Stack Exchange Network

Stack Exchange network consists of 175 Q&A communities including Stack Overflow, the largest, most trusted online community for developers to learn, share their knowledge, and build their careers.

Visit Stack Exchange
10

What you have to do is to show that the dollar gamma satisfies the Black-Scholes PDE. Using Feynman-Kac it then follows that the dollar gamma is an expectation of a "payoff", just like the Black-Scholes claim price is an expectation of a payoff. And if something is the expectation of a payoff then it's a martingale. I'll leave the above for you to carry out....


8

By delta hedging you are saying that you have a view on the path and the volatility of the option you are trading, but not on its direction; in your case, that being short delta. From a theoretical perspective, all options are priced fairly and not delta hedging simply increase the variance of your payouts. In your example, selling a call and delta ...


7

$C= S_0 N(d_1) - K e^{-rT} N(d_2)$ $C$, $S_0$ and $K$ have units of currency (e.g. USD). $N(d1)$ and $N(d_2)$ are unit-less (dimensionless), the formula is dimensionally correct. Considering, $d1 = \frac {ln{\frac {S_0} K} + r T + \frac {\sigma^2} {2} T} {\sigma \sqrt T }$ $r$ and $\sigma^2$ have units of "per year", as they are stated on an annualized ...


6

The conjecture is true when the interest rate is zero. Note that, from this question, under the Black-Scholes model, \begin{align*} \Gamma(t,S_t) &= \frac{N'(d_1(t))}{S_t \sigma \sqrt{T-t}}\\ Vega(t,S_t) &= S_tN'(d_1(t)) \sqrt{T-t}, \end{align*} where \begin{align*} d_1(t) = \frac{\ln \frac{S_t}{K} + \big(r+\frac{1}{2}\sigma^2\big)(T-t)}{\sigma \...


4

As @Alex C mentioned, this is how banks make money. They will sell/buy you an instrument with a markup and hedge their position. Over the life of the trade, they will adjust the hedge. If the costs of hedging over the life of the trade are less than the markup, they will profit. Of course the banks, as market makers, will have a portfolio of positions ...


3

@Gordon has already given the answer but here is a little more notes to it... At time time $T_2$ the holder receives $X=(S_{T_1}-K)^+$. According to Risk Neutral Valuation the value at time $t$ $(t<T_1<T_2)$ is $$V_t = e^{-r(T_2-t)}E_t[(S_{T_1}-K)^+] = \\ e^{-r(T_2-t+T_1-T_1)}E_t[(S_{T_1}-K)^+]=\\ e^{-r(T_2-T_1)}e^{-r(T_1-t)}E_t[(S_{T_1}-K)^+] $$ $e^...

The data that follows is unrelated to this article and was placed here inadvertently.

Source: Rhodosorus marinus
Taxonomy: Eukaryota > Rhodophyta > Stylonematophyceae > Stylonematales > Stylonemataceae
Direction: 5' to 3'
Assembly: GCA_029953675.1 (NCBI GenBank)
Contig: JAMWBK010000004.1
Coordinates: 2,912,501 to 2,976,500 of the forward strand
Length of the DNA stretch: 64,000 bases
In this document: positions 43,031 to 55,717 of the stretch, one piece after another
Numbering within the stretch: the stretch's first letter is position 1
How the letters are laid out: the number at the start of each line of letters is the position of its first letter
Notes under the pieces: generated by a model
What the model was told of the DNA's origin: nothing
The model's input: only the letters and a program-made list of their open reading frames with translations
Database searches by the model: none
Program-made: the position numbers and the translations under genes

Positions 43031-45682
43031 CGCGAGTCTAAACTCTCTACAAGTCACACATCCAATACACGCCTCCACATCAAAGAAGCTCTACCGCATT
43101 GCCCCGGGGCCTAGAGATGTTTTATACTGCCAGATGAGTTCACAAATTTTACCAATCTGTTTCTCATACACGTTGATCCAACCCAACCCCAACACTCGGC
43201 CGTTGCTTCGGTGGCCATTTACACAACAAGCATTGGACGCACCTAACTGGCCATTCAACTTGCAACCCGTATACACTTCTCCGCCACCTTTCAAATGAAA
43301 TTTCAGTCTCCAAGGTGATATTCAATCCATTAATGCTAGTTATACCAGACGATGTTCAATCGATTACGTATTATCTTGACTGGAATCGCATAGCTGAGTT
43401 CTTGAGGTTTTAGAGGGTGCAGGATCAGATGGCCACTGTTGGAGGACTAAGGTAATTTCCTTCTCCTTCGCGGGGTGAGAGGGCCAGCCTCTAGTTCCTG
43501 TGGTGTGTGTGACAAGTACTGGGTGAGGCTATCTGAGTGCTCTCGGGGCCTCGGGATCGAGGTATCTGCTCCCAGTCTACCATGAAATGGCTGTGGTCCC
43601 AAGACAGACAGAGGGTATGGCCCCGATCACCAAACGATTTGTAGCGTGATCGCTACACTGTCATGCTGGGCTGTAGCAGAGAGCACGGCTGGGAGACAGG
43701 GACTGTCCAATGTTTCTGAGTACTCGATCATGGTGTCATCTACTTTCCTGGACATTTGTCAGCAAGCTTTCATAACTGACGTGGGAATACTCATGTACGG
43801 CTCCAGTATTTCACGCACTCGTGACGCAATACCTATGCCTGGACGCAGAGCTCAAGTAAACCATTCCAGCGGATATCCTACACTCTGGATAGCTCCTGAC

2

The choice of hedging strategy cannot affect the expected p/l, because hedging just consists of doing at-market purchases or sales of the underlying, each of which have zero expected value at the time of transacting.


2

The theta PnL here is the option price paid (for the time-value of the option); it is just a greek word for it with an extra feature showing how the option premium continously declines with the passage of time. Say that you buy an out of the money option and then the market just dies. You then get noting but theta losses. They will add up to the premium you ...


1

As you write, a bear put spread is a combination of going long a European put with a higher strike (here, 175) and short a European put with a lower strike (here, 150). Given the remaining parameters in Black-Scholes, i.e. the current underlying asset price $S$, the risk-free rate $r$, the volatility $\sigma$ and time to maturity $T$, you can simply value ...


1

If you perfectly hedge (infinitesimal moves), theta will offset gamma but if you do periodic hedges for finite moves, you would have gamma slippage and then you end up in a distribution of Pnl around zero.


1

An important assumption in BS is that you have to do instantaneous hedging, i.e, an infinitesimal move. In reality, you can't. Therefore you won't recover option price -- instead your price pnl minus the option price will be +- around zero.


Only top voted, non community-wiki answers of a minimum length are eligible